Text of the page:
These imaging tests can provide information about the size, location, and other important features of the cyst.
Blood Tests For The Diagnosis Of Ovarian Cyst
One or more blood tests may be recommended if you have an ovarian cyst. Blood tests can help determine the nature of the cyst.
Premenopausal women with ovarian cysts usually have a blood or urine pregnancy test done.
Ovarian cysts are common during pregnancy.
Cancer Antigen 125 (CA 125)
CA 125 is a blood test performed on women with ovarian cysts.
However, the results of the CA 125 test alone are not sufficient to diagnose ovarian cancer.
Many women with early ovarian cancer have normal CA 125 levels.
CA 125 is elevated to abnormal levels in about 80 percent of women with advanced ovarian cancer.
In addition, many conditions other than cancer can cause elevated CA 125, including endometriosis, uterine fibroids, pelvic infections, heart failure, and liver and kidney disease.
As a result, measurement of CA 125 is not recommended in all circumstances.
The CA 125 test is often recommended for postmenopausal women with ovarian cysts.
CA 125 may be recommended to premenopausal women with very large ovarian cysts on ultrasound or suspected cancer.
CA 125 is generally not recommended in premenopausal women with small and unsuspected ovarian cysts.
Other blood tests are also available to look for the risk and presence of ovarian cancer in women with ovarian cysts.
Treatment In Ovarian Cysts
Depending on the results of the imaging test, your age, symptoms, blood test results, and family history, your doctor may recommend observation or surgery without treatment.
Ovarian cysts do not always require treatment.
In premenopausal women, ovarian cysts usually resolve on their own within one to two months without treatment.
In postmenopausal women, however, ovarian cysts are less likely to resolve without treatment.
If a cyst is large, causes pain, or appears suspicious for cancer, treatment usually requires surgery to remove the cyst or the entire ovary.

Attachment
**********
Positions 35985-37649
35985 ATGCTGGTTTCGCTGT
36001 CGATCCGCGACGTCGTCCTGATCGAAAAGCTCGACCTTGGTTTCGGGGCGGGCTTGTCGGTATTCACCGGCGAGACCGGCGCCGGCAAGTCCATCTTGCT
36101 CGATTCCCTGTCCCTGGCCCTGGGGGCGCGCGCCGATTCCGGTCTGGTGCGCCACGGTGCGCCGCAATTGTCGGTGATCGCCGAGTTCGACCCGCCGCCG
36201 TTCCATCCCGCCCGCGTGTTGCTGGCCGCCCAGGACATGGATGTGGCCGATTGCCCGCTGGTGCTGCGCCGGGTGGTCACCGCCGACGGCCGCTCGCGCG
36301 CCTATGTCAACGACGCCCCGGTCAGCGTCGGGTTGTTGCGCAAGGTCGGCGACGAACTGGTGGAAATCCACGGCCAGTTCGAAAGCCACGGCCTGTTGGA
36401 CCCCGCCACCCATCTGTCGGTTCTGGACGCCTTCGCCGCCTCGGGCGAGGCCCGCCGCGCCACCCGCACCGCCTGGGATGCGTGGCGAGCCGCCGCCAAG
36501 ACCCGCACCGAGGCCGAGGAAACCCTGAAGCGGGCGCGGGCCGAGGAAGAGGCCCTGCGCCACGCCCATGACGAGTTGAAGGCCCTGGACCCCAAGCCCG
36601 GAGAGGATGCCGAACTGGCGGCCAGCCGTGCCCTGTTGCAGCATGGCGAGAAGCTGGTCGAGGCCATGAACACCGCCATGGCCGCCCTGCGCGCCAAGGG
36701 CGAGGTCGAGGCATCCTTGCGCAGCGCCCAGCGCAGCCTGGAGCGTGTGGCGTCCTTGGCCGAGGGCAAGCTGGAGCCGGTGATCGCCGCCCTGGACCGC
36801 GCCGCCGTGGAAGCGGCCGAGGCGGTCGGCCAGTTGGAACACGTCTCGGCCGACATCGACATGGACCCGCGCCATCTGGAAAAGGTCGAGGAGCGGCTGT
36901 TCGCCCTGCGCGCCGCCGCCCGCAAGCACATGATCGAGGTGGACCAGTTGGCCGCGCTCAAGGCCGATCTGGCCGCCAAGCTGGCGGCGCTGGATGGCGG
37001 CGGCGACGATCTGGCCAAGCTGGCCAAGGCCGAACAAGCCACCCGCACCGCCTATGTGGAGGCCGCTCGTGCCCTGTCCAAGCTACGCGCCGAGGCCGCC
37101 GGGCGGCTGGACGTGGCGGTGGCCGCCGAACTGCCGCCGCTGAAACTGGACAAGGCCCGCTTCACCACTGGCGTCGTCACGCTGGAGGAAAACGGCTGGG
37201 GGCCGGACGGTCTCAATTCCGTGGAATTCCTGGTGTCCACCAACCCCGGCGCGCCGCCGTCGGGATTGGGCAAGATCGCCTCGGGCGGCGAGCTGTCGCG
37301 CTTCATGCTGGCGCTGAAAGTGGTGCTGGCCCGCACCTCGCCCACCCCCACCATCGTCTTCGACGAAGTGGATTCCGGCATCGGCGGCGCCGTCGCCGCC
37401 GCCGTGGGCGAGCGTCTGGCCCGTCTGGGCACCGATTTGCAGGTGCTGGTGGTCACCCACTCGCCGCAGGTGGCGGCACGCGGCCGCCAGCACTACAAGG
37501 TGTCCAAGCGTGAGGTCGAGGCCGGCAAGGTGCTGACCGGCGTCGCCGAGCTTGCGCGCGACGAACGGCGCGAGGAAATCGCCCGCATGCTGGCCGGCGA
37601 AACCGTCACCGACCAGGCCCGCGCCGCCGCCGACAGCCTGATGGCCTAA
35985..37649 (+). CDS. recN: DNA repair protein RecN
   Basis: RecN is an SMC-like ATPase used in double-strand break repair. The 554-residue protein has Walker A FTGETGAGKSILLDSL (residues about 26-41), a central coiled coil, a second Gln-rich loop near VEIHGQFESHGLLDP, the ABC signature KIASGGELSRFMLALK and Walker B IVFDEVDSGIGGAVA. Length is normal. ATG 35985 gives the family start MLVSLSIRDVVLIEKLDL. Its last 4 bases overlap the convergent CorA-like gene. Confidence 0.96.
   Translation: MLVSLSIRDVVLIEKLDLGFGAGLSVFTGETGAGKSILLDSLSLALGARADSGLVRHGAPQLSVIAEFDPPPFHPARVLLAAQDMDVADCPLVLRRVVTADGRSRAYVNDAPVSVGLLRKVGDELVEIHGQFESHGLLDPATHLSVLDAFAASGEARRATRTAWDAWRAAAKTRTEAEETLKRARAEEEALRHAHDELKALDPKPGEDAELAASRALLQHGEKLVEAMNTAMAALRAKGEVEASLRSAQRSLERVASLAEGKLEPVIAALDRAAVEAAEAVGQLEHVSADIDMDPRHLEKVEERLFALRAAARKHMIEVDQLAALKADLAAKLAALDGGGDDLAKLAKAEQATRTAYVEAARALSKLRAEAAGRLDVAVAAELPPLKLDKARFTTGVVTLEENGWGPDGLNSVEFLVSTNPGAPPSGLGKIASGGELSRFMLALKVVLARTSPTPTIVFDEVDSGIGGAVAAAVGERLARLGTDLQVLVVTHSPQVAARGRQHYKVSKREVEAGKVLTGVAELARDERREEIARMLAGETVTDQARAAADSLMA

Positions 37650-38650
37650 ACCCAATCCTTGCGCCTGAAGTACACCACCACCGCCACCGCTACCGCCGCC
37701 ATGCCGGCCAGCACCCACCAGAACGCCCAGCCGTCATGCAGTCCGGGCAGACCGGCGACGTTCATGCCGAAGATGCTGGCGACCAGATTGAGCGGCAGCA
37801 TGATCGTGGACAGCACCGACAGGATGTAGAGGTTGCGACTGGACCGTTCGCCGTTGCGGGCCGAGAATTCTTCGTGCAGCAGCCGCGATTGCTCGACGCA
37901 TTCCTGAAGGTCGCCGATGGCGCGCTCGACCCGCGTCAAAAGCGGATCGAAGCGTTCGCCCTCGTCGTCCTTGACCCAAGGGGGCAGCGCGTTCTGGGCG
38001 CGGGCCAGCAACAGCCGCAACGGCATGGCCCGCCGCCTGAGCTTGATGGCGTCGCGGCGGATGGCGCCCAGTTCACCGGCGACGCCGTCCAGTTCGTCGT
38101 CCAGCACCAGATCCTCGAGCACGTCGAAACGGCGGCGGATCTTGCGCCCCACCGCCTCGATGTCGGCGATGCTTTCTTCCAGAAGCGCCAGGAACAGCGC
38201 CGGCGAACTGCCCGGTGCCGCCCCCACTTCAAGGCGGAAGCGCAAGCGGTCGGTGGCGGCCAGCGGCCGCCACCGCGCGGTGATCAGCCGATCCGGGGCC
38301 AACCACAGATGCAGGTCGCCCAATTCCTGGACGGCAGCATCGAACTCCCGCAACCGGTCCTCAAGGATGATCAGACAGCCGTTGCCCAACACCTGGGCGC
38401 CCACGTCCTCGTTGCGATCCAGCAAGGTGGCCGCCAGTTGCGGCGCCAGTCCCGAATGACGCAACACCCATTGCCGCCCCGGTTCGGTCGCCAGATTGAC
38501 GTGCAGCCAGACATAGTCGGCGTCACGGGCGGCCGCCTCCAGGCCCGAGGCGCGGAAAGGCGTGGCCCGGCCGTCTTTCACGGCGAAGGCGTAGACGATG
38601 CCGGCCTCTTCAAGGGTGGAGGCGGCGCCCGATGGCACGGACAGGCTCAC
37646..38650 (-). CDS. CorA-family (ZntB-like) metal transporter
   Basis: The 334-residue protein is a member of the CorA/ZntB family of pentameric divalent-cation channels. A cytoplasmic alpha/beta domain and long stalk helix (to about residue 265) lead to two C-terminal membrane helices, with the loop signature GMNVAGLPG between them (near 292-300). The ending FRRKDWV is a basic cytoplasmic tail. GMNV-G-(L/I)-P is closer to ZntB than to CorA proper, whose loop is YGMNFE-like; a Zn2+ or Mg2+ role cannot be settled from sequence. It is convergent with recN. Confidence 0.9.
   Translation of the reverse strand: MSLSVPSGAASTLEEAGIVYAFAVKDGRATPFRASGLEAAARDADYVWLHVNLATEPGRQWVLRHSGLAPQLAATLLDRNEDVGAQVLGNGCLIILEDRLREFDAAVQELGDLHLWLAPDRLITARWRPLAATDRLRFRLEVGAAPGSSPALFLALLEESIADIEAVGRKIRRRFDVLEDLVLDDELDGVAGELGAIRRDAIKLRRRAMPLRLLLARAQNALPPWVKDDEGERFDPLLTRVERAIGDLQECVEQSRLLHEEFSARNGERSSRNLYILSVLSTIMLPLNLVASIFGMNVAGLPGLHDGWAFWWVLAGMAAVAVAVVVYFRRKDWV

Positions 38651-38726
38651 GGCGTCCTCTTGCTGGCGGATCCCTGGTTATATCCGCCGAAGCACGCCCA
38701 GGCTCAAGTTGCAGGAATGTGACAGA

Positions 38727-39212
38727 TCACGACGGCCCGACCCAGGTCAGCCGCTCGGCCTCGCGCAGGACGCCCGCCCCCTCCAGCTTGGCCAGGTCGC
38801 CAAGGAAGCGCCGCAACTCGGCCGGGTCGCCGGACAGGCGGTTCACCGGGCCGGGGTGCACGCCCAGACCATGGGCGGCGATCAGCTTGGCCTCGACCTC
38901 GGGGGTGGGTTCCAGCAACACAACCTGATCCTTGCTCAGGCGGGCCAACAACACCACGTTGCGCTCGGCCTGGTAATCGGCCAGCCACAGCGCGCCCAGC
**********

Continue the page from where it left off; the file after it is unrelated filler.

Observation Without Treatment
In premenopausal women, observation without treatment usually includes monitoring for symptoms (pelvic pain or pressure) and repeating a pelvic ultrasound six to eight weeks later.
If the ovarian cyst does not enlarge or resolve during the observation period without treatment, it usually does not need to be surgically removed.
Some premenopausal women are advised to take a birth control pill during this time to help prevent new ovarian cysts from developing.
If a cyst shrinks or does not change in size, the ultrasound is usually repeated at regular intervals until your doctor is sure the cyst is not growing.
If the cyst disappears, no further testing or follow-up is required.
In postmenopausal women, monitoring without treatment depends on ultrasound and cancer antigen 125 [CA 125] results.
If the cyst does not appear to be cancerous, observation without treatment may be an option and follow-up with pelvic ultrasound and measurement of CA 125 every three to six months for one year or until the cyst resolves.
However, ovarian cysts in postmenopausal women do not always resolve spontaneously.
If CA 125 levels rise or the cyst becomes larger or changes in appearance, surgery to remove the cyst may be recommended.
Ovarian Cyst Surgery
Surgery may be recommended in the following situations:
- If the cyst causes persistent pain or pressure, or if the cyst is at risk of tearing or twisting.
- If an ultrasound showed a cyst from endometriosis and was removed for fertility reasons.
- Large cysts do not mean that the cyst is cancerous. However, large cysts of 5 to 10 cm in size may be the reason for surgery.
- Your doctor may recommend surgery if the cyst is suspected to be cancer, if you have risk factors for ovarian cancer, or if the cyst looks potentially cancerous on imaging tests.
- If the suspicion of ovarian cancer is low but the cyst does not disappear after a few ultrasounds, you may prefer to have the cyst surgically removed after consulting your doctor.
- If surgery is required to remove an ovarian cyst, whether the surgery involves removal of just the cyst or the entire ovary depends on your age and other reasons.
● If cancer is suspected, the entire ovary should be removed, as cutting the cancerous tissue will increase the risk of cancer spreading. Removal of one of your ovaries will not cause you to go through menopause and infertility.
● If the cyst does not appear to be cancerous and can be removed with small incisions, it can be removed laparoscopically (with a few small incisions) through closed surgery and you can go home the same day.
● If the cyst is large or cancer is suspected, an open incision (called a laparotomy) may be required and the surgeon may need to remove the entire ovary and surrounding tissue. After a laparotomy, you will need to stay in the hospital for one or more nights.
Follow-up In Ovarian Cysts
After the ovarian cyst has resolved, you will not need any further imaging tests if your symptoms have disappeared.
Some ovarian cysts are more likely to recur than others.
This includes endometriomas and functional ovarian cysts.
If you are premenopausal and are worried about recurrent cysts, you can try to prevent the development of ovarian cysts by using the birth control pill or another hormonal birth control method with the advice of your doctor.
You can also read this article if you have watery discharge.